05/08/05 — Suns' Nash edges Shaq for MVP nod

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Suns' Nash edges Shaq for MVP nod

By Wire
Published in Sports on May 8, 2005 2:12 AM

Steve Nash of the Phoenix Suns has won the NBA's Most Valuable Player award, sources told The Associated Press on Friday.

The award will be announced today, and the league office has been silent regarding any details of the announcement. Two sources close to Nash, speaking on condition of anonymity, said they had been notified that the Canadian star had won.

Nash becomes the first Canadian MVP and only the sixth guard in league history to win the award, joining Bob Cousy, Oscar Robertson, Magic Johnson, Allen Iverson and Michael Jordan. Nash's selection as MVP was first reported Friday by ESPN.com.

The 31-year-old guard, who joined the Suns last summer as a free agent after spending six seasons with the Dallas Mavericks, led Phoenix to a league-best 62-20 record while averaging an NBA-high 11.5 assists.

The Suns, who were 29-53 last season, were only the second team in NBA history to win 60 games after losing 50. They swept the Memphis Grizzlies in the first round of the playoffs and are awaiting the outcome of the Dallas-Houston series to learn their next opponent.

"It's exciting to be mentioned, (but) the game is so important for us on Monday that it's a hard time of year to get excited about MVP," Nash said after practice Friday.

Nash becomes the first player since Dave Cowens of the Boston Celtics in 1972-73 to win the MVP award without leading his team in scoring. The only others to accomplish that feat were Wes Unseld, Bill Russell and Cousy.

According to a poll conducted by The Arizona Republic, Nash and Shaquille O'Neal were locked in a near dead heat. The newspaper surveyed 106 of the 127 writers and broadcasters who voted for the league's 50th MVP award and found that Nash had 53 first-place votes while O'Neal had 51.

O'Neal would not talk to reporters Friday after the Heat's practice in Miami. Teammates suggested his mood may get even worse.

"Oooh, that would be scary. If he doesn't win it, it's going to (make him angry)," said Alonzo Mourning, who finished second in the 1999 MVP voting and third in 2000 when O'Neal was chosen as the top player. "I don't want to play against him if he's (angry). Glad he's on my team."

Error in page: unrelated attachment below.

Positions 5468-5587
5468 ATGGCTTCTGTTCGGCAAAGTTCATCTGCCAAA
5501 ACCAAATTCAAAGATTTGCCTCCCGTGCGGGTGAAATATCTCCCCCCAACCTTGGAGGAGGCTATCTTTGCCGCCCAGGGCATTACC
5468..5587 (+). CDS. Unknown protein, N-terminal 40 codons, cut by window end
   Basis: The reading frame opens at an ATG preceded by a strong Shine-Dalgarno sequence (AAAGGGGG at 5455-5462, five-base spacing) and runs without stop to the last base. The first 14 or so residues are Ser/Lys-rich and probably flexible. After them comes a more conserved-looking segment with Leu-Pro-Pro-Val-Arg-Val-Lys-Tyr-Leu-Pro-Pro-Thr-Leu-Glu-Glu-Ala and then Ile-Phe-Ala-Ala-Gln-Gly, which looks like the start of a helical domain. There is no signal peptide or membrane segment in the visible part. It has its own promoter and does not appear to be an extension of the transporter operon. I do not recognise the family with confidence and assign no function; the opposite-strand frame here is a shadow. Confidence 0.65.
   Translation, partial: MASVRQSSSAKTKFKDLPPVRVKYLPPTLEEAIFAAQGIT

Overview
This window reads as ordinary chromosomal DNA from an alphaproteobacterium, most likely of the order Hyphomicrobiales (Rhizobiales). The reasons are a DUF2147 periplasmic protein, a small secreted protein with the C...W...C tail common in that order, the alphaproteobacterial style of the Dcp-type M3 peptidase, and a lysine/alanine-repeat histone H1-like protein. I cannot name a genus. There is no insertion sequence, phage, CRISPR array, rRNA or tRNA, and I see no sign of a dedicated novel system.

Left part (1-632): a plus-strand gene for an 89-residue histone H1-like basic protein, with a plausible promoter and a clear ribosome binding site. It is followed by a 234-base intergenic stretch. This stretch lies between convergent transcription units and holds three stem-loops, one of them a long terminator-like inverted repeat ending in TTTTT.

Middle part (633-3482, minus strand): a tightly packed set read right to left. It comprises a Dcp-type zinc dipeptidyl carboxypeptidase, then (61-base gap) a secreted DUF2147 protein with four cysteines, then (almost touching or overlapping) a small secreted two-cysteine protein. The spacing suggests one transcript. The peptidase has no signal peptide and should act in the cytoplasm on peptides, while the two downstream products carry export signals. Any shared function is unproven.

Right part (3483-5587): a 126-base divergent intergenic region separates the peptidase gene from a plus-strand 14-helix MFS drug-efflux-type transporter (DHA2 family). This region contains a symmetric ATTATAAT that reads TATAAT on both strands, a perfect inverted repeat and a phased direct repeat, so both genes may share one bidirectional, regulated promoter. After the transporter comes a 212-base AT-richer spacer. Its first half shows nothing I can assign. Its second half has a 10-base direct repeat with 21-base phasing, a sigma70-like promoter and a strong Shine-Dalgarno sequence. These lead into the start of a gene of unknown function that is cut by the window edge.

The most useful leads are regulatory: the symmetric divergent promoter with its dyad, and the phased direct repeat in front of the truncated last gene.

O'Neal averaged 22.9 points and 10.4 rebounds on a league-best 60.1 percent shooting this season.

Nash, averaged 15.5 points and made more than 50 percent of his shots -- a rarity for guards. He also made 94 3-pointers as the high-scoring Suns set an NBA record for most 3-pointers in a season with 796.

One factor voters often look at is how an MVP candidate made those around him better.

Nash, with his unique dribbling and passing style, helped vastly improve the statistics of teammates Amare Stoudemire, Shawn Marion, Joe Johnson and Quentin Richardson. The Suns' season scoring average of 110 points was the NBA's highest in a decade.

"Shaq is more dominant, but I think Steve has had more impact on a basketball team," Johnson said.

Nash and O'Neal both changed teams last summer, and both clearly made their new teams better. With O'Neal, Miami added 17 more wins to its total from 2003-04, plus earned the No. 1 seed for the East playoffs.

One critical difference, Miami coach Stan Van Gundy argued, was seeing how O'Neal's and Nash's former teams fared in their absence.

With O'Neal, the Los Angeles Lakers were Western Conference champions in 2004; they were 34-48 and finished 11 games out of a playoff spot this year. Meanwhile, Nash's former team, Dallas, improved its record without him, going from 52 wins to 58.

"Steve Nash left and Dallas got better. The Lakers did not get better," Van Gundy said. "I think that's the difference between the two of them when you come down to the voting. And I'm certainly a great admirer of Steve Nash."

(AP Sports Writer Bob Baum in Phoenix contributed to this report.)